Physical places in the modern world are increasingly layered with digital data, as we've previously written. To take one easy example at hand, the building where The Atlantic Cities is based – in the Watergate complex in Washington, D.C. – has its own Twitter feed and its own Wikipedia page (which links to a separate Wikipedia page about the eponymous scandal), and the coffee shop downstairs from our office has its own review page on Yelp.
Places have a digital footprint, just as people do. But this doesn't mean that all of the information on the Internet about a place comes from that place, or from people closely connected to it (want to know who's been editing the Watergate Wikipedia page?). And this raises an old question with a new twist for the Internet age about where our information comes from, and how the answer should influence the way we interpret it. You'd feel a lot differently about reviews for "authentic" restaurants in Chinatown if you knew they'd been written by the local Chinese-American community rather than Midwestern tourists, right?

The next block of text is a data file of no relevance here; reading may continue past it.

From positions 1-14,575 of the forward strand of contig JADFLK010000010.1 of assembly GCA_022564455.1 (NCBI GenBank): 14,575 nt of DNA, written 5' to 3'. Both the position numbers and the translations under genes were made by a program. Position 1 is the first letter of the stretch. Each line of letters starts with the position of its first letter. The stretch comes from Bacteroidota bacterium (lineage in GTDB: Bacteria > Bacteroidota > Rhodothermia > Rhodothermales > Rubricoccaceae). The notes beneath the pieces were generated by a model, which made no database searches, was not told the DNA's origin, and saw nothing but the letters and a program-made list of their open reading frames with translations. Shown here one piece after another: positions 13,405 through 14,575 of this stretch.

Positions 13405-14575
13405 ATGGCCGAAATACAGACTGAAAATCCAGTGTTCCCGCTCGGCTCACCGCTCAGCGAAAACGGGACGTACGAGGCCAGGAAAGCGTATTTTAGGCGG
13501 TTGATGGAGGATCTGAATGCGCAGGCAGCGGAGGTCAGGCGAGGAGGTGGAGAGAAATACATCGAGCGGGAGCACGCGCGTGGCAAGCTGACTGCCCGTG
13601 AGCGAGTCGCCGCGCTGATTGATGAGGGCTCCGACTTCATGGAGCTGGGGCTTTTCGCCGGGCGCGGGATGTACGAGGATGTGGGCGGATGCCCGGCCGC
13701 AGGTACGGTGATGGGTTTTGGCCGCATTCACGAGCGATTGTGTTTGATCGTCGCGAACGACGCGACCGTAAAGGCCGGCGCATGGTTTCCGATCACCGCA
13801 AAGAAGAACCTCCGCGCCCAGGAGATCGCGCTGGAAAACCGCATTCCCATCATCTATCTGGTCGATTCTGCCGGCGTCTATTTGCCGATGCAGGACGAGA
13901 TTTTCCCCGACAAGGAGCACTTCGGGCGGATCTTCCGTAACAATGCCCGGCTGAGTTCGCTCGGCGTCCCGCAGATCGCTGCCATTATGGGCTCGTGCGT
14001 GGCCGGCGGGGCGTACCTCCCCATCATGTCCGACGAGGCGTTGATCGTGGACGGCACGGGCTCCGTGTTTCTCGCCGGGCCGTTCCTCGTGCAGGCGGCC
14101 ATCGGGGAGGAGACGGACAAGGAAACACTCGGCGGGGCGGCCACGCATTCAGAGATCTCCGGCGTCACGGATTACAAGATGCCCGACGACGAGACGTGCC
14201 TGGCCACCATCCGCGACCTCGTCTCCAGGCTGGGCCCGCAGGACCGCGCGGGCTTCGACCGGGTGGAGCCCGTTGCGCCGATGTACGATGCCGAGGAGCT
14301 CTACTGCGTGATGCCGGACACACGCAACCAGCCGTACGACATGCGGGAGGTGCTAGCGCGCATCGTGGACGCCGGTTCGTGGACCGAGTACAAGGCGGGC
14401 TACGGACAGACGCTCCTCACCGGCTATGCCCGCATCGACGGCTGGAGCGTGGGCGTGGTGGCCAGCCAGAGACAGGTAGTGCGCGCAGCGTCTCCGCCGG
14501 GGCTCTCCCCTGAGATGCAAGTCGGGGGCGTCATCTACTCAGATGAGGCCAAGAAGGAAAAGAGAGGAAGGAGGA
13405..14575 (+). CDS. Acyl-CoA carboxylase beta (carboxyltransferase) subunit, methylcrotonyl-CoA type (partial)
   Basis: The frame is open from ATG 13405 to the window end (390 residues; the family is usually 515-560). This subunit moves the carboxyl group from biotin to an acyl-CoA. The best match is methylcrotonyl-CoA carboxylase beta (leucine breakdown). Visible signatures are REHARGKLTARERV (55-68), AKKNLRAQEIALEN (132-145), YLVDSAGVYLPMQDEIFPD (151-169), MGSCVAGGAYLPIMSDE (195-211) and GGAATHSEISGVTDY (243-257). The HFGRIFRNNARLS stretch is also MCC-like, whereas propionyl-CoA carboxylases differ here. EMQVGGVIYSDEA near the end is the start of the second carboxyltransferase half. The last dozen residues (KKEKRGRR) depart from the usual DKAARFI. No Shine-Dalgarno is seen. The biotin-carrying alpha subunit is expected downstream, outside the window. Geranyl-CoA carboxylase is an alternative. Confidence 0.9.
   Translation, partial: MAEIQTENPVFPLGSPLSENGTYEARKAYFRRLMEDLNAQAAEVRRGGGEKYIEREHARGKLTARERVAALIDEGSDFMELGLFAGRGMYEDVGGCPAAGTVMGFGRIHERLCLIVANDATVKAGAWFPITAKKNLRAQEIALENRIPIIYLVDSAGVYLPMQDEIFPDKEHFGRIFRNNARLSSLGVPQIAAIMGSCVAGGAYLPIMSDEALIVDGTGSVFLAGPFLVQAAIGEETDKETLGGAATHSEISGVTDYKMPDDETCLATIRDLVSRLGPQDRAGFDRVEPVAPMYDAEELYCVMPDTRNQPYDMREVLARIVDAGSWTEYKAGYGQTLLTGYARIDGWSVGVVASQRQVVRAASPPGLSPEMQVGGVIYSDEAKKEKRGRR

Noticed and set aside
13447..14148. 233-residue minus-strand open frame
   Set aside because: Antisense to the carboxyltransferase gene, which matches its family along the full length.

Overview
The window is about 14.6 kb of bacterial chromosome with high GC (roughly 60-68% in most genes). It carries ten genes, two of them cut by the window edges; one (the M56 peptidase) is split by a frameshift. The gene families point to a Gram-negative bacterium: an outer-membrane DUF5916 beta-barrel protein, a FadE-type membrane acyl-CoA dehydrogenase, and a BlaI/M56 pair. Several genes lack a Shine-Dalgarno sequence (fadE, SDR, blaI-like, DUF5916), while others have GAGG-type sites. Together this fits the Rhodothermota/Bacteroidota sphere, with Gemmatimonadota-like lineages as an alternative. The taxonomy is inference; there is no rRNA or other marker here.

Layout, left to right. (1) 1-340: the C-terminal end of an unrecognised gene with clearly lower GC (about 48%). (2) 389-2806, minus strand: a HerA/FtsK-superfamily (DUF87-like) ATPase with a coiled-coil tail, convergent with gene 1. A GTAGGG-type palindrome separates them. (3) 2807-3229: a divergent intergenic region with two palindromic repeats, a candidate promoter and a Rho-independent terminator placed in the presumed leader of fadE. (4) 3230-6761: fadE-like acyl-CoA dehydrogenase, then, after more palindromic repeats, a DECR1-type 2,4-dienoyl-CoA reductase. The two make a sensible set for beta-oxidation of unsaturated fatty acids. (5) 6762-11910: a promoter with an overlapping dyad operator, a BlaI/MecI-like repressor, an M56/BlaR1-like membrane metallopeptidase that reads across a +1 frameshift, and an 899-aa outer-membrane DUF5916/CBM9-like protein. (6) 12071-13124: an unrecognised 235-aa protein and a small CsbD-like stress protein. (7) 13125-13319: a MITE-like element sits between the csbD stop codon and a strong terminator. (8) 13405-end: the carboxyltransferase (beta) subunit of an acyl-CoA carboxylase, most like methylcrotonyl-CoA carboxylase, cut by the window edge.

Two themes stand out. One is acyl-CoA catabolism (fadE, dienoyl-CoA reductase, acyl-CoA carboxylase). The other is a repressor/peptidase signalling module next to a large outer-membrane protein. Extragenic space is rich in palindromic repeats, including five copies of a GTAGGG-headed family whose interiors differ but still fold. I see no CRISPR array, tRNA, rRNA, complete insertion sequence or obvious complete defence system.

Last month we wrote about the attempts of Mark Graham and some other researchers toquantify digital data about place and to begin to understand what it might mean for some places to be more "densely" populated with data than others. Graham has now posted an interesting update on the Floating Sheep blog that looks at not only what information exists on Wikipedia, but where the people writing it come from.